Government spending in the Pakistan has risen from 6.0 billion in 1980-81 to 260.9 billion rupees in 1990-91 and it increase to 2279 billion rupees in 2007- 08. The spending drift has been accompanied by deficits and a growing public debt 1715 billion rupees in 2001-02 to 3209 billion in 2007-08. The government spending changes often lead to significant shifts in macro-economic variables.
The present study investigates the effects of government spending on macroeconomic variables by estimating Vector Autoregressive model. The impulse response functions are presented to analyse the transmission mechanism for the variables including government spending per capita, GDP per capita, consumption per capita, debt to GDP ratio, long term interest rate and real exchange rate. The effects of fiscal shocks are examined keeping track of the debt dynamics that arises following a fiscal shock, i.e., increase in government spending and allowing for the possibility that taxes, spending and interest rates might respond to the level of the debt, as it evolves over time. The present study contributes to the existing empirical literature by characterising the dynamic effects of shocks in government spending for a developing economy. The debt to GDP is included as a feedback to obtain accurate responses to the dynamic effects of fiscal shocks as discussed in the conventional economics.
The study is organises as follows. Section 2 discusses the theoretical and empirical literature in this area briefly. The methodology and data is presented in Section 3. The empirical results are discussed in Section 4 and last section concludes the study.
2. LITERATURE REVIEW
Extensive theoretical literature investigates and scrutinises the consequences of government spending on the macro economy. Neoclassical framework developed by Hall (1980), Baro (1981, 1987), Aschauer and Greenwood (1985), Mankiw (1987) is the pioneer work to study the effects of fiscal policy on the macroeconomic variables. Later on neoclassical growth model is further extended by Aiyagari, Christiano, and Eichenbaum (1990) and Baxter and King (1993) by incorporating a government sector evaluating the consequences of a government expenditure shock. These models explored that government expenditure augmentation generates a negative wealth effect for the household which results in reducing consumption and increasing labour supply. In addition, enlarged labour supply stimulates real wages to shrink and interest rates to rise.
The neoclassical growth model is further extended by introducing market imperfections, increasing returns to scale as well as monopolistic and oligopolistic competition [Rotemberg and Woodford (1992) and Devereux, Head, and Lapham (1996)] asserting that government spending shock boost demand for goods which ultimately increase labour demand and hence real wages. Gah, Lopez-Salido, and Valles (2007) broaden the New Keynesian model through incorporating consumers who neither borrow nor save and consume the disposable income each period, consequently do not reduce consumption in response to a positive government expenditure shock. The government spending modelling with oligopolistic pricing and monopolistic competition taking increasing returns shows that an increase in government spending can enhance productivity, wages, and private consumption [Rotemberg and Woodford (1992) Devereux, Head, and Lapham (1996)]. The evidence postulates that an increase in military spending increases output more than hours and hence raises rather than lowers the real wage. The outcome however contradicts the predictions of the neoclassical model.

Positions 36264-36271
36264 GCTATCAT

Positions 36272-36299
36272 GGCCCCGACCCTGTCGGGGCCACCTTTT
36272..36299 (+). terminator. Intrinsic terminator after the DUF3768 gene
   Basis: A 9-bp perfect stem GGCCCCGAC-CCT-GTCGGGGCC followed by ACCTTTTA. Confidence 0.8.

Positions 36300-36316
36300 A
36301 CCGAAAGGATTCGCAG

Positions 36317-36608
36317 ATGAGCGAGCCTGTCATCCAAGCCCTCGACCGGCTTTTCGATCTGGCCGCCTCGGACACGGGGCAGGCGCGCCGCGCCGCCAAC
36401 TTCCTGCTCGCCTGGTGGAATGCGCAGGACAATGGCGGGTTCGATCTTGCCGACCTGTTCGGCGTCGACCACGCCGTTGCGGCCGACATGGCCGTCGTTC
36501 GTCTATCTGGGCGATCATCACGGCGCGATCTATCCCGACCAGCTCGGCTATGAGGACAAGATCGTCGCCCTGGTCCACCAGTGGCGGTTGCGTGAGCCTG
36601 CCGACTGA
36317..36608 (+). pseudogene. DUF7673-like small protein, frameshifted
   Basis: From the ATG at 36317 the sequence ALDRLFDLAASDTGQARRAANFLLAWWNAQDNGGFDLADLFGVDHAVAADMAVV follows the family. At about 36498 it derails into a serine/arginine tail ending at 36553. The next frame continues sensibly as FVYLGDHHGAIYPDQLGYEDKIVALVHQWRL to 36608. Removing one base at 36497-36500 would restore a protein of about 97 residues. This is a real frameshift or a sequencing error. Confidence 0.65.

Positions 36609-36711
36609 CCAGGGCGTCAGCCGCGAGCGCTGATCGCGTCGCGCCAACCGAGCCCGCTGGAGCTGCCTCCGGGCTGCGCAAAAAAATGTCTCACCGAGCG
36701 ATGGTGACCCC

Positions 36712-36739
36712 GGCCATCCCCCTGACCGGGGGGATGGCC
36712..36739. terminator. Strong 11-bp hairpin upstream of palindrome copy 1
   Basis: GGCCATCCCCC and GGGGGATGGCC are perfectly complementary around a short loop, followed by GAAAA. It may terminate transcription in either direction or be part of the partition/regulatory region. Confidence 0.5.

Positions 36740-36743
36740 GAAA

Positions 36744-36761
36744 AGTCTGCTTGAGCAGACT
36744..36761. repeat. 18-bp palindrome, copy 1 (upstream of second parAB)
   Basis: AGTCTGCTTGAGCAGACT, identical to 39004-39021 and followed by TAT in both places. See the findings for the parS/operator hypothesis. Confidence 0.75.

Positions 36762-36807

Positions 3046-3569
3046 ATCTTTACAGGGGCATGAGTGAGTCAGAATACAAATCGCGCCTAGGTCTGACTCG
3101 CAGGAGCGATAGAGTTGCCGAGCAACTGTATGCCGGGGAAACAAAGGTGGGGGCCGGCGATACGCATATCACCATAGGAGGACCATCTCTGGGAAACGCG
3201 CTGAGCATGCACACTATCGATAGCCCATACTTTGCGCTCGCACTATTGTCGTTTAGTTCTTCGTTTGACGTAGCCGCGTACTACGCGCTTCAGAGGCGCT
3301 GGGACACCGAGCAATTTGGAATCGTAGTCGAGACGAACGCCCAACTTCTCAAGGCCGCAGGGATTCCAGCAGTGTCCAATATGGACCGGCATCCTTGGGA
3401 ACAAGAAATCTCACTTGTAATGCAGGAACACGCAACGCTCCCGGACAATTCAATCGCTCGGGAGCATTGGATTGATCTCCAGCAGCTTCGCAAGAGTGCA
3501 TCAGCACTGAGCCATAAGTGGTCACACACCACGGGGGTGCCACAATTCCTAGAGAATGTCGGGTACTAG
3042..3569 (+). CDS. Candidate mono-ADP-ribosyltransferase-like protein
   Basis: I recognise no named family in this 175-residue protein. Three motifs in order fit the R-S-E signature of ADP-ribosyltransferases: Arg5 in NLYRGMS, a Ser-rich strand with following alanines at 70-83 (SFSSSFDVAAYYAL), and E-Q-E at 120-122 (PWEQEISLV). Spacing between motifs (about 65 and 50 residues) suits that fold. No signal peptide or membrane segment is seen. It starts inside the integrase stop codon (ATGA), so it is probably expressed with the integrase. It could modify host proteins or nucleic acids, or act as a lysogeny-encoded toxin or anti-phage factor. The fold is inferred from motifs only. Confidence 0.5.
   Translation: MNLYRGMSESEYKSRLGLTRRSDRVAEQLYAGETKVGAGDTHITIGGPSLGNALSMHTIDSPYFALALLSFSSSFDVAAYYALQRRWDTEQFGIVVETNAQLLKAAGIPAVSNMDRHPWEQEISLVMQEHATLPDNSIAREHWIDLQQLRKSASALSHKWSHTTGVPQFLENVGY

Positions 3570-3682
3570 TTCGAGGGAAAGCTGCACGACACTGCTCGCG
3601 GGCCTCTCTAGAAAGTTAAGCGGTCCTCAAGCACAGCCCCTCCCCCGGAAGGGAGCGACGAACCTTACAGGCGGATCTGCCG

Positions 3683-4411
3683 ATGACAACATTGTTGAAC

The empirical consequences of government spending shocks have not gained significant consideration in spite of extensive theoretical work on government spending. The studies commenced for the assessment of these insights consist of the studies on the comparative results of permanent and impermanent alteration in government spending [Barro (1981)], the connection of government spending with consumption or Solow residuals [Hall (1980)]; or the impact of government spending on real interest rates [Barro (1987, 1981); Evans (1987) and Plosser (1987)].
A small number of studies are conducted to examine the consequences of government spending shocks on the macroeconomic behaviour. The existing empirical studies categorise dual results determined by the particular credentials plan of the government expenditure shock. Ramey and Shapiro (1998) using descriptive approach to identify the Vector Autoregressive (VAR) model work out large military build-ups in the US, the Korean war, the Vietnam war and the Carter-Reagan build-up as abrupt and unanticipated boost in government expenditures. The macroeconomic variables respond to those events in standard way as output and hours rise and consumption and real wages fall. Eichenbaum and Fisher (2005) use an analogous methodology to approximate the impulse responses of macroeconomic variables to unanticipated alteration in government expenditure and contrast those to impulse responses approximated by standard neoclassical model. The empirical evidence shows that hours worked goes up, investment shortly enlarge, whereas real wages and consumption decline hence implying that the standard neoclassic model can report plausibly well for the consequences of unanticipated changes in fiscal policy. An analogous evidence is drained by Edelberg, Eichenbaum, and Fisher (1999), who transform a neoclassic growth model by evaluating two type of capital, non-residential and residential capital. Blanchard and Perotti (2002) using structural VAR approach to explore government expenditure shock necessitate fiscal policy variables not to react instantly to other innovations in the economy; specifically they make use of the recursiveness assumption. Their conclusions confirm and substantiate the results of Ramey and Shapiro (1998) pertaining to output and hours worked but are contradictory to consumption and real wages. Mountford and Uhlig (2005) adopting a structural VAR, but without considering any timing restriction make use of sign restrictions to limit the reactions of fiscal variables, whereas the reactions of other macroeconomic variables are left without any restriction. In addition they permit for a pre-announcement of fiscal policy shocks and their findings corroborate the results of Blanchard and Perotti (2002) apart from consumption which shows a weak positive response.